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Dear Lord, Is This What They Teach At Harvard?



Perhaps we can explain some of the global disconnect when we consider the economics that appears at the School of Government at Harvard:

Leah Downey is a PhD candidate in the department of Government at Harvard University

Or maybe we should concur with Leah’s own estimation of her knowledge. Considering that she is still in education she clearly agrees that she has more to learn.

If people expect their costs to go up, they raise prices to compensate. High inflation expectations beget actual inflation. The most “dangerous” version of this story is the fabled “wagey-pricey” spiral in which workers expect prices to rise, and thus the cost of living to increase, and as a result, they will negotiate higher wages. This forces firms to raise prices, which spurs workers to negotiate raises, and on it goes – an inflation spiral. This is what Andy Haldane, the chief economist at the Bank of England, has in mind when he says, “once it’s in pay packets as well as prices, the genie truly is out”.

But this same spiral could look very different. As we come out of lockdown and begin to spend again, firms could use this extra capital to invest and hire more people, leading to rising incomes and more spending. In other words, instead of inflation we get growth.

Umm, that connection between more spending and more capital is a little shakey. We normally think of this the other way around. That if people are spending more then they’re saving less leading to there being less capital available for investment.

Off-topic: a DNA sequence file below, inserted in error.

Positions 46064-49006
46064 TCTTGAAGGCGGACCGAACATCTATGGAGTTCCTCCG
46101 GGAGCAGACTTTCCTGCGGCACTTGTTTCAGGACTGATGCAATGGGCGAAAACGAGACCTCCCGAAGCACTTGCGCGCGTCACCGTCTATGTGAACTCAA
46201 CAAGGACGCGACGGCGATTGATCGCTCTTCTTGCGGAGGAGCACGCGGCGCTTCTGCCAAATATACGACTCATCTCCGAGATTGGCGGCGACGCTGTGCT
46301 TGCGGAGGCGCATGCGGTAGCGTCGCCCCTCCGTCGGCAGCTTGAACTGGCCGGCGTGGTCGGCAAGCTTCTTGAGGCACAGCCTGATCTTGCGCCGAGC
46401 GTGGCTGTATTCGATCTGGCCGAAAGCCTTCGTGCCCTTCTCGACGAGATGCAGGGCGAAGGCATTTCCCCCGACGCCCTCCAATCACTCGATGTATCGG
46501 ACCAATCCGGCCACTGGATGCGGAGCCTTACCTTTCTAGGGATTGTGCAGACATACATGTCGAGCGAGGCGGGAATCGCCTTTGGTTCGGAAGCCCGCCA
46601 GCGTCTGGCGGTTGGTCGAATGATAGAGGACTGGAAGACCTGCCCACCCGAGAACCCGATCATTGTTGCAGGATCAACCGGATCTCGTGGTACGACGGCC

Then there’s that idea that rising incomes and spending isn’t inflation. Which, of course, it can be – the distinction between nominal and real is rather at the heart of what we mean when we talk about inflation.

This is also rather fun:

Before we conclude “it is clear that inflation is here” we should think long and hard about what is causing prices to rise and who has the ability to influence that trend. The prevailing narrative is that inflation is the product of overly “ambitious government spending”. The chancellor, Rishi Sunak, has expressed these fears. And the former US treasury secretary Larry Summers said of President Biden’s spending proposals: “I’m concerned that what is being done is substantially excessive.”

Comments such as these are dangerous because they can create a narrative that threatens much-needed government spending.

We mustn’t talk about how excessive government spending might cause inflation because talking about it will cause the inflation. Or, shut up peasants, we in the school of government at Harvard know what we’re doing.

Yet we are living in a world in which many people, specifically many price-setters, believe that high government spending will necessarily cause inflation. This mistaken belief, if allowed to exert performative power, could have serious consequences. First, it could result in actual inflation. This might not be such a bad thing, because inflation has been below target in most advanced countries for many years, and because evidence suggests that the negative effects of inflation only kick in when it hits double digits.

The real danger is that a performative belief that high government spending causes dangerous inflation could stymie government spending despite the fact that high government spending – especially on fundamentals such as physical and social infrastructure – need not lead to dangerously high inflation.

Actually, not just shut up peasants, shut up everyone. Which , when you think about it, really is what we expect from Harvard’s school of government.



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in British English
expunct (ɪkˈspʌŋkt)
VERB (transitive)
1. to delete or erase; blot out; obliterate
2. to wipe out or destroy

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